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Top 10 China Posts

January 26th, 2019

I’ve lived in China for over four years and during all that time I’ve maintained this blog. These are the ten best posts I’ve written. In all this time I never managed to get blocked by the Great Firewall but Bing briefly became the latest major website to suffer this fate. I’ve actually been revising my website to make it run faster from inside China but this may be the last post I publish before I fly home.

These posts were selected using the ultra scientific technique of me going through my archives and writing down the ten posts I thought would be the most interesting to new readers. This is also the first post I’ve written in the new editor since I made a major WordPress upgrade. I am hoping this will become cornerstone content to use Yoast’s lingua franca. This post represents a lot more effort and sacrifice than most people will ever realize.

1) Shanghai Tour Guide

For years I worked and lived in Shanghai, China’s most metropolitan city. In that time very few people came to visit me. I spent most of my time studying for various exams and trying to find a much better job. I did get a chance to play tour guide a couple times and if you find yourself in the city for a couple days the big decisions you have to make are: will you visit Disneyland and do you have the visa and desire to travel to nearby Suzhou or Hangzhou. Shanghai can get expensive quickly but you can see a lot just by walking and taking public transit if you follow my advice.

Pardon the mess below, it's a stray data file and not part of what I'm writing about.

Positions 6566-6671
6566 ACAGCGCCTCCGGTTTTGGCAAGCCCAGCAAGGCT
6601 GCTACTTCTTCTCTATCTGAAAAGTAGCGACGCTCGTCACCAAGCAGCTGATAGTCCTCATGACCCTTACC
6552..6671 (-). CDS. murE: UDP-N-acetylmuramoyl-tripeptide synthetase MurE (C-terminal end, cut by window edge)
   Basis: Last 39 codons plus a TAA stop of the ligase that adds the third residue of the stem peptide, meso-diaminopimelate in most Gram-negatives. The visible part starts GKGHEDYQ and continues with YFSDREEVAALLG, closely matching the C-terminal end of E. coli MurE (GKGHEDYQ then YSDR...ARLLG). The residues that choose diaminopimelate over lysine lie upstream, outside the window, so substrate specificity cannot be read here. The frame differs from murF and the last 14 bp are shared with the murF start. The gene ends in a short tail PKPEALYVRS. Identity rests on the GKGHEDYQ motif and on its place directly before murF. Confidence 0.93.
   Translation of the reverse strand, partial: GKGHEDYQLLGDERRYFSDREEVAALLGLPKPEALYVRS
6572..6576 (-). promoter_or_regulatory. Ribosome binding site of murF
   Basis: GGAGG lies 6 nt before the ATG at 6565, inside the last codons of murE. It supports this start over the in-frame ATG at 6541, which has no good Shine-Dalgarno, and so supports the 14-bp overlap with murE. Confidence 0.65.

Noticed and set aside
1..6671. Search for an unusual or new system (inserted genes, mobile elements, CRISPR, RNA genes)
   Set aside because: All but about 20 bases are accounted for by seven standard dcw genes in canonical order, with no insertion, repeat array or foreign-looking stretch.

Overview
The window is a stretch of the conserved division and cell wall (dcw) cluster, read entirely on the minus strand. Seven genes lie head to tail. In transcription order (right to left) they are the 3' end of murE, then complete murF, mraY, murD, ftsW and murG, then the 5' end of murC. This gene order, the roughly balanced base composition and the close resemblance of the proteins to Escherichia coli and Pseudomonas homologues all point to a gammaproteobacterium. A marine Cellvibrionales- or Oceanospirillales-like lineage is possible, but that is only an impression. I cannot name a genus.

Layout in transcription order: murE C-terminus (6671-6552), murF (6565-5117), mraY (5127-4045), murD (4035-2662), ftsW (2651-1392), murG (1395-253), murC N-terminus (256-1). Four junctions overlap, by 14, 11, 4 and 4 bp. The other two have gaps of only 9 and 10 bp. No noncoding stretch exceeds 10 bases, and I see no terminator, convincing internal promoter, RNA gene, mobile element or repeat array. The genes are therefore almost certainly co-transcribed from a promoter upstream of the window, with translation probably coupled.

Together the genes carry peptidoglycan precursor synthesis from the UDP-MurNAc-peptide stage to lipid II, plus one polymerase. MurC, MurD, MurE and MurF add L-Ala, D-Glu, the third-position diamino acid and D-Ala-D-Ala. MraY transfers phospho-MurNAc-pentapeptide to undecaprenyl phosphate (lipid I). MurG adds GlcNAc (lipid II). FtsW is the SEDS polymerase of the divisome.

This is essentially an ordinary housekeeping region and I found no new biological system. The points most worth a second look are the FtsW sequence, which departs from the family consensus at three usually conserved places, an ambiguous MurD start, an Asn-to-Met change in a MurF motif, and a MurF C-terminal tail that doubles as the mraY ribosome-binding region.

Shanghai's Pearl Tower

2) Xi’an Excursion

While I was an exchange student at Tsinghua University in Beijing, I and several of my classmates went on some trips. This was the biggest one. We took a twelve plus hour train ride, no fast trains back then.  Xi’an is the ancient capital of the Tang and twelve other dynasties. We saw the city walls, the Terracotta Warriors, pagodas, museums, and even a mosque. We ate BarBQ, I fell down and broke my face as well as seriously damaging my knee something which has only gotten worse as I’ve tried to keep training.

3) Yangshuo Getaway

After my first CFA® exam in China I finally went on a trip outside of a city. Someone had advised me to travel to Yangshuo so I trained as much as I could on bikes in the gym but I’m not sure my ass and arms were ready for biking 50 km in the scorching heat with Bike Asia. I also got to have a beer beside an ancient stone bridge among some of the most picturesque scenery in China.

The Sun, The Sky, and the River

4) Yellow Mountain Kicked Ass